Big rig hill climb pitched again at Bridgewater Town Council

Decision deferred on controversial event at South Shore in Motion

Will the big rig hill climb be part of this year’s South Shore in Motion event?

Organizers Charlie Horstman and Robby Sarty made another pitch to Bridgewater Town Council April 27. A similar request was denied last year, which led to the entire event collapsing.

The hill climb is a driver skill competition, featuring two big rigs climbing an incline of a 6 per cent for 900 feet. It’s proposed to take place on Exhibition Drive between Dufferin Street and Jubilee Road, on August 9 at 1 p.m. South Shore in Motion would run from August 8-10.

Mr. Horstman told councillors he was made aware most of them had not received all information, including proof of insurance availability, the risk management plan, and other documents before they made their decision last year. He made sure to include this information in his presentation this year, to alleviate any concerns surrounding insurance issues.

South Shore in Motion’s risk management plan for this year has insurance for both the event and the Town of Bridgewater for $5 million in coverage. Ken Smith, the town’s Chief Administrative Officer, told councillors he would confirm that with the town’s insurer.

Councillor Andrew Tanner asked the organizers about the concrete barricades to secure the course. They would be placed along the route, on one side of the road at 20 foot intervals. Spectators would be behind plastic fencing 14 feet from the rear of these barricades. “Those barricades are not placed there to protect the fans from the trucks, they’re to protect the truckers from the fans. If you get 25,000 people, yes, we will need barricades to hold that,” said Mr. Horstman, noting that a similar event in St. Joseph Quebec attracted a crowd of that size. “With that many people you’re going to get somebody who wants to wander out and be a hero in front of those trucks. And we don’t want any heroes, alive or dead.”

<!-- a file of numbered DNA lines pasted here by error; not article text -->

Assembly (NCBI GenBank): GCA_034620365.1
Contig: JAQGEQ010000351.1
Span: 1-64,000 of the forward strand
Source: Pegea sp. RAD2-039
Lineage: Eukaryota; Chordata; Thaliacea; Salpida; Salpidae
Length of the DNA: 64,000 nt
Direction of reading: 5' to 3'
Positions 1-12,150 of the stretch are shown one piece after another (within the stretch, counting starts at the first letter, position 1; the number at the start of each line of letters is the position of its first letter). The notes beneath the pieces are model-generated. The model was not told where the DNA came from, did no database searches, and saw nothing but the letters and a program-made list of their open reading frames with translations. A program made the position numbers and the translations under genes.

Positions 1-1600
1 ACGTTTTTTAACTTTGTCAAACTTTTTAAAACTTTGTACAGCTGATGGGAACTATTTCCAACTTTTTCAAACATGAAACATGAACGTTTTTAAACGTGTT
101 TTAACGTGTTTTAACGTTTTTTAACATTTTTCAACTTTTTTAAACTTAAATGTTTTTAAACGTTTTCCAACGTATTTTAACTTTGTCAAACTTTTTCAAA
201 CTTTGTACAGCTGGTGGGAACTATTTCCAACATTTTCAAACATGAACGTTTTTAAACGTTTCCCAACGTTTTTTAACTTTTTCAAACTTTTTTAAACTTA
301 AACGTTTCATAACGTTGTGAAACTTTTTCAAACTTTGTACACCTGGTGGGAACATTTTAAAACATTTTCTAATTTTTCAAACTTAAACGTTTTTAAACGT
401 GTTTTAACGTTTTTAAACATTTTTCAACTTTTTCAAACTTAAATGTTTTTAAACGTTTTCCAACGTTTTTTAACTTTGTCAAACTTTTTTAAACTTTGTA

A similar event was held in Digby last July.

“Although we can no longer be the first (in Nova Scotia), we hope that this presentation will show you it can be done safely and has the potential to grow as an attraction,” said Mr. Horstman. “If we fail then we are at fault, but if, like last year, we take many more valuable hours to try to meet these requirements only to still get rejected, we have no further interest in pursuing this event.”

Council agreed to give South Shore in Motion a decision at their next meeting May 11.

“I don’t think anyone is totally against this event, I know I’m in favour of it,” said Deputy Mayor Bill McInnis who was acting mayor at the meeting. “I haven’t had a chance to go back and review the information I’ve got on it, and I’d like to do that.”

As originally published in LighthouseNOW Progress Bulletin

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